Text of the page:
Any or all of the following: old grapes that nobody thinks they want to eat, a peeled, cored and sliced apple, raspberries, blueberries, strawberries (fresh or frozen).

1 spoonful of runny honey

2 tablespoons of natural yoghurt

About half a cup of fruit juice (NB NOT grapefruit)

About half a cup of porridge oats or Ready Brek

Plunge a hand blender into the mixture and blend until thoroughly mixed.

Interesting variations:

1. put the ice cubes in last, do not plunge the blender in far enough, and marvel at how quickly you can pebble dash your entire kitchen

2. substitute all of the fruit (except the bananas) with 4 teaspoons of drinking chocolate powder, and replace the fruit juice with milk.

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Beach Life

hot chocolate by the beach fire

beach boards

YES SIR, I CAN BOOGIE There are moments, at this time of year, when the sea becomes an impenetrable wall of polystyrene boogie boards, and my father reminds anyone listening that wooden ones are far superior. Understated and decidedly retro, wooden boards cut through the surf at a faster rate than their fluorescent cousins.
The barefootkitchen.com, a shop and cafe on the Lizard peninsula, makes the original Cornish belly boards, £40, which it sells alongside kits for making hot chocolate on the beach (£20) and cosy recycled blankets to wrap up in when the tide has turned (£20).

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Children’s notebook: baking

Telegraph logoBaking with children is a complicated dance around the kitchen, elbows out and mixing bowl held high to keep small, greedy fingers at bay.

Cooking with kids

get your pinny on

Now that mine have mastered the hand-held electric whisk, my walls are textured with cake mixture, clinging cement-like to the tiles. But I still love cooking with them, particularly when all ingredients can be mixed together in one bowl, and I can retreat to a safe distance. Better still when everyone is in aprons, and the work surface is covered with something easy to clean. I love just about everything by the Dutch designer Sabine Engel, especially this lifesaparty.co.uk apple apron, £13.50. read more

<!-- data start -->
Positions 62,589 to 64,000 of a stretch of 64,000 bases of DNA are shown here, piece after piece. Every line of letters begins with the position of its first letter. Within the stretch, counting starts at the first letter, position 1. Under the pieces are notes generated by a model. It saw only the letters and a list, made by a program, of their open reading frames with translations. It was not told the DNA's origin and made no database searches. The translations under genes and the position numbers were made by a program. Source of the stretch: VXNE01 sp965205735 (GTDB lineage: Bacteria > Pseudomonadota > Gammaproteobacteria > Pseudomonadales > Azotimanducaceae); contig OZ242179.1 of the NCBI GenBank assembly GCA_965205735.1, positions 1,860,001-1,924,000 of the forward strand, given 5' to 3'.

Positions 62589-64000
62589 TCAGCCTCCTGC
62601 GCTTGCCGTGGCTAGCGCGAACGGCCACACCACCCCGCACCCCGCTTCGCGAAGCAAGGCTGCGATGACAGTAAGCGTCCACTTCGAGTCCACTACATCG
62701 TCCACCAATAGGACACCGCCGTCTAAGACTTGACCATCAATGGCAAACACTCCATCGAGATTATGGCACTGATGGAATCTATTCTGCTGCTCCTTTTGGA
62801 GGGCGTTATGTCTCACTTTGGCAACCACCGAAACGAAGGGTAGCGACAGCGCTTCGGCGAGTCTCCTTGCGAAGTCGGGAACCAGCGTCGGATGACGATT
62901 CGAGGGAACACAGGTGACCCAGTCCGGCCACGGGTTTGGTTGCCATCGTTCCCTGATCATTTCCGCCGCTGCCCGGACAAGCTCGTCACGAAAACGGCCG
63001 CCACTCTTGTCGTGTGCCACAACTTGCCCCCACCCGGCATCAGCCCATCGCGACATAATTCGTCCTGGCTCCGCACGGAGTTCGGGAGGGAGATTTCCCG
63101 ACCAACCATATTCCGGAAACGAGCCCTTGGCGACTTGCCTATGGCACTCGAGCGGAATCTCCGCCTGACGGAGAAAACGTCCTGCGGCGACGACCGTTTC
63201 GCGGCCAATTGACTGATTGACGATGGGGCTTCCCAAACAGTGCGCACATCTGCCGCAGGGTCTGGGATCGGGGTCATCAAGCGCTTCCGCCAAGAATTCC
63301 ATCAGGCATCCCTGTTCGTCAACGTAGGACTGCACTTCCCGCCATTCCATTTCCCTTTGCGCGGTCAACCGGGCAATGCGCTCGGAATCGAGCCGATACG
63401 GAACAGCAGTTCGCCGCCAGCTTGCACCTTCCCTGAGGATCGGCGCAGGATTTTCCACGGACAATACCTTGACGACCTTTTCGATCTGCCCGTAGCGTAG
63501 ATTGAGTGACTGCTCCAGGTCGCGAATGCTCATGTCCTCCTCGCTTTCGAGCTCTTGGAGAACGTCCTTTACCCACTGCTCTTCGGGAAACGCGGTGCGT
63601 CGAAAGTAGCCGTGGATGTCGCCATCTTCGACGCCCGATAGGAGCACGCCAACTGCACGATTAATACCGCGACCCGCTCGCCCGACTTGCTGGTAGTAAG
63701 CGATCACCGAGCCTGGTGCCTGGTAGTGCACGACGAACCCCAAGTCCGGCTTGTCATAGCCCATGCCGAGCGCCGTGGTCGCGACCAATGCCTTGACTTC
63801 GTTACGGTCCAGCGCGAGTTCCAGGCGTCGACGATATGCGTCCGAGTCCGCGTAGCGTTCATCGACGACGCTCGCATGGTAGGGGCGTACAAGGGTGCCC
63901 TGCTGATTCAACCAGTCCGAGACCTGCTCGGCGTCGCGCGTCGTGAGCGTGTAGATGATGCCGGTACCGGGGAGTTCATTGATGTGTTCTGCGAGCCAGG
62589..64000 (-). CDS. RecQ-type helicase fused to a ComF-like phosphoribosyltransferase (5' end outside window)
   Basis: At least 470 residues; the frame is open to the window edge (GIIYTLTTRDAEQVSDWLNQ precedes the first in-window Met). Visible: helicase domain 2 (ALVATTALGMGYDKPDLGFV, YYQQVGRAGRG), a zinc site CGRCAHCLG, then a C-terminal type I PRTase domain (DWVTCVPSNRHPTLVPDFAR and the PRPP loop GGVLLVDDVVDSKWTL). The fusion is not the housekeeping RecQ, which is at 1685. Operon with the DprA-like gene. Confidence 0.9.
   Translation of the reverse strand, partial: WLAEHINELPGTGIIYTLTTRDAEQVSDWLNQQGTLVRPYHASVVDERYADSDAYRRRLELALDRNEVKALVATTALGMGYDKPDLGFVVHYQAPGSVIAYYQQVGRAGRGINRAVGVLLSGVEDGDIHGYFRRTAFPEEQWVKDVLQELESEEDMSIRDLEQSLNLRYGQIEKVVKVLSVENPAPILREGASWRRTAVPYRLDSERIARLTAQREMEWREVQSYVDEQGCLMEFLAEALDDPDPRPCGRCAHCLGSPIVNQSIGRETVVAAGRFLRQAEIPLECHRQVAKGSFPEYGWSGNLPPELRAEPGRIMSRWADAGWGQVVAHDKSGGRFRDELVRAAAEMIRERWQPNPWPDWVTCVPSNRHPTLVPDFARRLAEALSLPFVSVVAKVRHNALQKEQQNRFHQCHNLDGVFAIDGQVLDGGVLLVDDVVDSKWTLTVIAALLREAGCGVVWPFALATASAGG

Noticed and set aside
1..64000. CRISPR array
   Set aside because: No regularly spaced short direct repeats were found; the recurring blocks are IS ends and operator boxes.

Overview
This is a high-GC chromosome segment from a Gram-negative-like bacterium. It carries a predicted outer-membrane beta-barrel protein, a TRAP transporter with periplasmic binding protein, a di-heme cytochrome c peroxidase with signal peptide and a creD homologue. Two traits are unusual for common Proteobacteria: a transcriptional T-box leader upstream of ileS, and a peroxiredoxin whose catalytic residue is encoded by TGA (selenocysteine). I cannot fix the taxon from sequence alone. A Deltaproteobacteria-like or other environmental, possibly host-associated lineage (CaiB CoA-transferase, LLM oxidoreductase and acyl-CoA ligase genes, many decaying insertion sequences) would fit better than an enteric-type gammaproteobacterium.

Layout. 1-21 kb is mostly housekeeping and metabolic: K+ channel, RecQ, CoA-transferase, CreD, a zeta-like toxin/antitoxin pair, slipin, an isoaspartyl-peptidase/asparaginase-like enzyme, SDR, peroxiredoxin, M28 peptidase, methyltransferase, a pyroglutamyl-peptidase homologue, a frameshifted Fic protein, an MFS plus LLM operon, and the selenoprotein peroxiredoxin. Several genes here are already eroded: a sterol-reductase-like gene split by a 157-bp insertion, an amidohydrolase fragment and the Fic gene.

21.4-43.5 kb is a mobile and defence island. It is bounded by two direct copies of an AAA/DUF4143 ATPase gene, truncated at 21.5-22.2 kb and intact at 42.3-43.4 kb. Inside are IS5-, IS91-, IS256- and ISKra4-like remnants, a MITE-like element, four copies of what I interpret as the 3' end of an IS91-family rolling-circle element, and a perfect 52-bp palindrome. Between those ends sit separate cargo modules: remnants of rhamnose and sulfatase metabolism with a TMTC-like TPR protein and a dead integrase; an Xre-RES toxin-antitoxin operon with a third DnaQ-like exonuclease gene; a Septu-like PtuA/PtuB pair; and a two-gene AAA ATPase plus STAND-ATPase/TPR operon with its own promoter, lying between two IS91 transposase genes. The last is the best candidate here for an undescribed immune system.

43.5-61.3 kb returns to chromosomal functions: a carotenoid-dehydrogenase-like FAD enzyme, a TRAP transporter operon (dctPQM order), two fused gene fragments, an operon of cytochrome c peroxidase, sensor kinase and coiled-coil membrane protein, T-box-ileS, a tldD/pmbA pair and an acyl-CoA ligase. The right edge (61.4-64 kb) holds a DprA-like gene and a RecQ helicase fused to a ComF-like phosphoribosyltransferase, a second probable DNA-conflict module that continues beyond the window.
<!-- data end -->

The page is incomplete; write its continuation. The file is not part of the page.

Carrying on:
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Children’s notebook: Nostalgic children’s clothing

Rafaela van der Heyden and Victoria Roper-Curzon's nostalgic range of children's clothing

Rafaela van der Heyden and Victoria Roper-Curzon's nostalgic range of children's clothing

Telegraph logoGrandmother’s footsteps When the sisters Rafaela van der Heyden and Victoria Roper-Curzon discovered box upon box of tissue-wrapped clothing from their childhood (much of it hand-made by their grandmother, and all lovingly stored away by their Spanish mother) they were inspired to create Elfie (elfielondon.com), their own nostalgic range of children’s clothing. Here you will find patchwork jumpers (ages 1-5, £48) and cardigans, each with a hand-crocheted frog or mouse attached (1-5, £48). Dungarees, dresses and tweed coats will follow. read more

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A Little Belter!

earlyrider balance bike

balance bike

Early Rider Bikes are excited about their new pedal bike launch for 2012. The Belter, and it is a belter. Designed from scratch to be lightweight, super-efficient and maintenance free. At 5.8kg it’ll be the lightest pedal bike on the market. Weight is key to get them riding effortlessly – if you consider the average 5 year old weighs 17kg, picking up and riding a 12kg steel bike is the equivalent of a 80kg man riding a 55kg bike. It just wouldn’t happen. The bike is simply easier for a child to pick up and get moving which will mean they will love riding it. It’s called the Belter because they’ve used a belt drive instead of a chain.

Of course, they’ve also added those little extras that we love about the Early Rider – a leather studded seat and matching hand stitched leather grips. Sweet. It’s likely to hit the market at around £230 and will be available around February 2012.